TAKE FIVE WITH TRISH: Oh we do like to be beside the seaside

Skegness Pier
Skegness Pier
Have your say

We pulled into North Car Park just after 9 o’clock and had the choice of hundreds of parking spaces. There was a stiff breeze and the sun was still weak in the sky but the vast empty beach looked glorious.

Hardly a soul had stepped on the sand that morning, but signs of the day to come were visible in the form of cones marking out the areas for the donkey rides. Two volleyball nets were patiently awaiting their setters and spikers.

Dougie and I walked along the promenade as vendors began to open up their stalls. Chairs were set out, signs erected for slushies and doughnuts. The pleasure beach was still closed, so the big wheel was stationary, its candy-striped balloon cages sitting pretty against the blue sky.

We reached the pier just as someone unlocked the gate. Red, white and blue bunting fluttered above us but otherwise it was like a painting, the lines of the timber decking pointing to a central spot in the distance.

As the minutes passed, Skegness slowly woke up. A couple were wrestling with a tent on the beach, as Grandma held onto the bags and the rug. A team of gardeners were strimming hedges and weeding flower beds. We could hear the ching-ching of the amusement arcades and recorded announcements calling people to bingo.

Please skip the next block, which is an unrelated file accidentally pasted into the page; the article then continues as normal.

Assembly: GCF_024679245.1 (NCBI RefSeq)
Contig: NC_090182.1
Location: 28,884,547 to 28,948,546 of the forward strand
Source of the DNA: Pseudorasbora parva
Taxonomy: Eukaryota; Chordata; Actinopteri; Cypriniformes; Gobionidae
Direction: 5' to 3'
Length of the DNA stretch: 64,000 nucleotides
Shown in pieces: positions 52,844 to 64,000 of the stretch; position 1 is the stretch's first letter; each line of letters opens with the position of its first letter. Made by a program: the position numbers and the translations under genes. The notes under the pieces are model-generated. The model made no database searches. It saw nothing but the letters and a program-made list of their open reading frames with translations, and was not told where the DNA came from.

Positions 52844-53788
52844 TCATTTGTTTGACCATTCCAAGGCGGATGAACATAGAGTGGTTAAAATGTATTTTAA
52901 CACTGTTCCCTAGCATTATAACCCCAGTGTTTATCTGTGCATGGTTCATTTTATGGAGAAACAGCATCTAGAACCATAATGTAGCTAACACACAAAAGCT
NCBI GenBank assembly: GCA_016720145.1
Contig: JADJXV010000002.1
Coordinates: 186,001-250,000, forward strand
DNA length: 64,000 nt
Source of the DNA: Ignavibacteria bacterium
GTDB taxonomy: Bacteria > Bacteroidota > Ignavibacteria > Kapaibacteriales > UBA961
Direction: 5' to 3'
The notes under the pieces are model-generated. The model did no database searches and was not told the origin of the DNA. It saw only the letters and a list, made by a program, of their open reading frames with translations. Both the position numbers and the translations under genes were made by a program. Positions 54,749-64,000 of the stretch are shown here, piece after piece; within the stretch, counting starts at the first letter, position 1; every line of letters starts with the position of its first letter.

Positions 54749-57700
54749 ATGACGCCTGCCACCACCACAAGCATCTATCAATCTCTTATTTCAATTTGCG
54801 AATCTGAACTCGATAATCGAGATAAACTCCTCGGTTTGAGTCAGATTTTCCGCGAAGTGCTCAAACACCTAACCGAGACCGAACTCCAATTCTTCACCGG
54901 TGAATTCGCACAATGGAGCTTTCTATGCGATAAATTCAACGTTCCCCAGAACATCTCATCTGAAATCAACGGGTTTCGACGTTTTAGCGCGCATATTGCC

Families joined us on the Grand Parade in search of bacon baps and a mugs of tea. Children were eyeing up shops selling traditional sticks of rock and not-so-traditional fidget spinners.

We sat outside with coffees and toasted teacakes, but were still hungry half-an-hour later. Heading down the High Street, we followed our noses to Kirks, where we bought the tastiest, crispiest hot sausage rolls.

Further down the street we spotted a sign for a foot-long hot dog and later, a no-nonsense coffee guide - the words Americano, Latte and Mocha crossed out and replaced by Black Coffee, Milky Coffee and Choccy Coffee.

We still had an hour to spare before we had to go home and there was a lot on offer. Natureland Seal Sanctuary? Skegness Aquarium? Pedalos on the lake?

We opted for crazy golf at Jolly Roger, choosing nine holes of the Skull Trail. Our attempts on the first hole were woeful, so we quickly abandoned the scorecard and plumped for the easier match play method. Dougie took an early lead with a few lucky shots at Dead Man’s Cave and Long John’s Cutlass but my masterful putting through a cannon brought me back into the game. I stole victory on the last hole: the buried treasure was mine and Dougie walked the plank back to the car park.

We left the town as everyone else was arriving. The car park had filled up, there were queues for the donkeys and daytrippers spilled out from the trains onto the platforms. Skegness was wide awake and raring to go.

You can read Trish’s blog at www.mumsgoneto.co.uk